Now is the winter of our discontent
Made glorious summer by this sun of York;
And all the clouds that lour’d upon our house
In the deep bosom of the ocean buried.
Now are our brows bound with victorious wreaths;
Our bruised arms hung up for monuments;
Our stern alarums chang’d to merry meetings,
Our dreadful marches to delightful measures.
Grim-visag’d war hath smooth’d his wrinkled front;
And now,—instead of mounting barbed steeds
To fright the souls of fearful adversaries,—
He capers nimbly in a lady’s chamber
To the lascivious pleasing of a lute.
But I,—that am not shap’d for sportive tricks,
Nor made to court an amorous looking-glass;
I, that am rudely stamp’d, and want love’s majesty
To strut before a wanton ambling nymph;
I, that am curtail’d of this fair proportion,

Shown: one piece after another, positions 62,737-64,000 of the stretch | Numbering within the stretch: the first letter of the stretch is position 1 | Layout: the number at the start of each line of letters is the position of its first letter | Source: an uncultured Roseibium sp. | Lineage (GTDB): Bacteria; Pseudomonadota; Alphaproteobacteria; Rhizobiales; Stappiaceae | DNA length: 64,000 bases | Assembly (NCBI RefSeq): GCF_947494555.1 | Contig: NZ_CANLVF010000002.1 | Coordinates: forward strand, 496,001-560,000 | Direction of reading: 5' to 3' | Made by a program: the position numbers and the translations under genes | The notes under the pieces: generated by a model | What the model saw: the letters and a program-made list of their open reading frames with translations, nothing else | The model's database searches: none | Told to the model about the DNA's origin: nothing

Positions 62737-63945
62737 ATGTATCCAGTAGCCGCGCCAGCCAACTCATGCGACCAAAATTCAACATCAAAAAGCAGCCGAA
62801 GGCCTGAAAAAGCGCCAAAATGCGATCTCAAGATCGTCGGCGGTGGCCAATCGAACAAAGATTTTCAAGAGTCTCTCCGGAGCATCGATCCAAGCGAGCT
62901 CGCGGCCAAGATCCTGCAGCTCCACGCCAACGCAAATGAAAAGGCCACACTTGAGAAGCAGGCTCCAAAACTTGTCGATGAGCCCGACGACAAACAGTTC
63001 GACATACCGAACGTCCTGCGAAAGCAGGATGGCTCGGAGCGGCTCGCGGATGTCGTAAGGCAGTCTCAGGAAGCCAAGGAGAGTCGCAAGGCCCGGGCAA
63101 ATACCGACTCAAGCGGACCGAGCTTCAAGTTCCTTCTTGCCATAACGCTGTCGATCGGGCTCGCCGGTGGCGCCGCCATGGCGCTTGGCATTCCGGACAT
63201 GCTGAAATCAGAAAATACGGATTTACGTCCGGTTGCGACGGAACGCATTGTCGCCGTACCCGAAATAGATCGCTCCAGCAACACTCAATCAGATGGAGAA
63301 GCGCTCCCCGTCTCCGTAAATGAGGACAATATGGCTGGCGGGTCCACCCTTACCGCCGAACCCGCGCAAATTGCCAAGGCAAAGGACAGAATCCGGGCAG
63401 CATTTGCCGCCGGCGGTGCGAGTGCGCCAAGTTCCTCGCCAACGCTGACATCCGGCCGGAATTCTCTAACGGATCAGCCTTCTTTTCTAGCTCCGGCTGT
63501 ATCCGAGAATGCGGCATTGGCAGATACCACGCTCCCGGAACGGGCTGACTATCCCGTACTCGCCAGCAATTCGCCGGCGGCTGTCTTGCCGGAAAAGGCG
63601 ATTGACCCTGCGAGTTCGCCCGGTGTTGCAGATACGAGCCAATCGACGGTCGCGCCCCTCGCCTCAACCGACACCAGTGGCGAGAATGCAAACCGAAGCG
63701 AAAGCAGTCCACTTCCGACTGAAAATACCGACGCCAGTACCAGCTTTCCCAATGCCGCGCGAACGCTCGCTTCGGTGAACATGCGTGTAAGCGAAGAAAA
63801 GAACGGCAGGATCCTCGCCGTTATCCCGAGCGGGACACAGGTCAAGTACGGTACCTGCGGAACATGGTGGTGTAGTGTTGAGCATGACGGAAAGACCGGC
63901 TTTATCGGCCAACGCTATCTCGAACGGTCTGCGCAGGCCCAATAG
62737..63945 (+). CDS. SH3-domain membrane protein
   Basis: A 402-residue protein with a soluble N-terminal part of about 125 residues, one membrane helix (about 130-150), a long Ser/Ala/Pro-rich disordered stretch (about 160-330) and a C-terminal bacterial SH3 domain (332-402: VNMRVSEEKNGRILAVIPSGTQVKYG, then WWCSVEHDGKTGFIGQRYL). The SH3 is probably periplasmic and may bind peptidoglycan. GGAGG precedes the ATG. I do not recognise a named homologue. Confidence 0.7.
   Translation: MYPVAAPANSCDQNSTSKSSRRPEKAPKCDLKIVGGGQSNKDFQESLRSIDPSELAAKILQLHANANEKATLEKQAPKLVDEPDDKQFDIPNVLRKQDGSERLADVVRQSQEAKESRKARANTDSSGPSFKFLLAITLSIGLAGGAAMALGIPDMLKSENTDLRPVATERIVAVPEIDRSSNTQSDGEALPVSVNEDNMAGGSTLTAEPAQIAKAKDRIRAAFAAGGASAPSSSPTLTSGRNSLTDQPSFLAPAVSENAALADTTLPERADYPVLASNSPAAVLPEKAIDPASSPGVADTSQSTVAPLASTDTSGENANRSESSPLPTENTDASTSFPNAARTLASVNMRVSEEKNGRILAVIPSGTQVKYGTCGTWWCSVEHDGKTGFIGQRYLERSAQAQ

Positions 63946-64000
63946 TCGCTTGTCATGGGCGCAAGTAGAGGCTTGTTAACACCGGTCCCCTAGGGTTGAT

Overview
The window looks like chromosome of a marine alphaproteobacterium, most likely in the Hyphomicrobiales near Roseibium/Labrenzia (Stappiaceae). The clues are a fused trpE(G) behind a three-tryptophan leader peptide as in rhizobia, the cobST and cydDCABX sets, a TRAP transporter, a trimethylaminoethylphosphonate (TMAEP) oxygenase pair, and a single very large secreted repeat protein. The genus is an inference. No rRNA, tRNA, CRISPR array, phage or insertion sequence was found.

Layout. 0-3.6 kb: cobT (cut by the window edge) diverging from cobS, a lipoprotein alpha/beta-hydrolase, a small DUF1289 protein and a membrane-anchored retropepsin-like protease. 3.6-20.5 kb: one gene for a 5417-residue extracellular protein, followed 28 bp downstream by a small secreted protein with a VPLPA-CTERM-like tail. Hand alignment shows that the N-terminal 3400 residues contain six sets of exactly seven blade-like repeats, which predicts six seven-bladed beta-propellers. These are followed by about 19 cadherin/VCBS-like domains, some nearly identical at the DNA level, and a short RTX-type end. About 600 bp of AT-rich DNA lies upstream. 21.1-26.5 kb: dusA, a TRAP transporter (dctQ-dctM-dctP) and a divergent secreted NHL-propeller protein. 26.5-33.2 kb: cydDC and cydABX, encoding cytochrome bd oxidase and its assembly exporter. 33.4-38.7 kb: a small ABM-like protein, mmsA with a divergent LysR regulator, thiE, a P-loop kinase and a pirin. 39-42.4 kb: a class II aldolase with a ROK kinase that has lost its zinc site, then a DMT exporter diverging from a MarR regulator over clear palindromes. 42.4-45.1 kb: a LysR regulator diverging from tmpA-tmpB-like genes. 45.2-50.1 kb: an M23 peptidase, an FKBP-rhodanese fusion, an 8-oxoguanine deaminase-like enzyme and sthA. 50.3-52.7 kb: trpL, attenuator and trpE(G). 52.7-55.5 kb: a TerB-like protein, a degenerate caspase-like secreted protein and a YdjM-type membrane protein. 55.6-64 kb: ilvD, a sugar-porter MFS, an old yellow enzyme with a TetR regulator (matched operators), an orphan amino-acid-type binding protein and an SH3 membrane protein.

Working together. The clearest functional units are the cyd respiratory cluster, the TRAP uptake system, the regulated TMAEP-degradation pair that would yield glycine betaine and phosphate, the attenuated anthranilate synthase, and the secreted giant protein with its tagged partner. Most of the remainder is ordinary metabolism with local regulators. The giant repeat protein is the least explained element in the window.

Cheated of feature by dissembling nature,
Deform’d, unfinish’d, sent before my time
Into this breathing world scarce half made up,
And that so lamely and unfashionable
That dogs bark at me as I halt by them;—
Why, I, in this weak piping time of peace,
Have no delight to pass away the time,
Unless to spy my shadow in the sun,
And descant on mine own deformity:
And therefore,—since I cannot prove a lover,
To entertain these fair well-spoken days,—
I am determined to prove a villain,
And hate the idle pleasures of these days.
Plots have I laid, inductions dangerous,
By drunken prophecies, libels, and dreams,
To set my brother Clarence and the king
In deadly hate the one against the other:
And if King Edward be as true and just
As I am subtle, false, and treacherous,
This day should Clarence closely be mew’d up,—
About a prophecy which says that G
Of Edward’s heirs the murderer shall be.
Dive, thoughts, down to my soul:—here Clarence comes.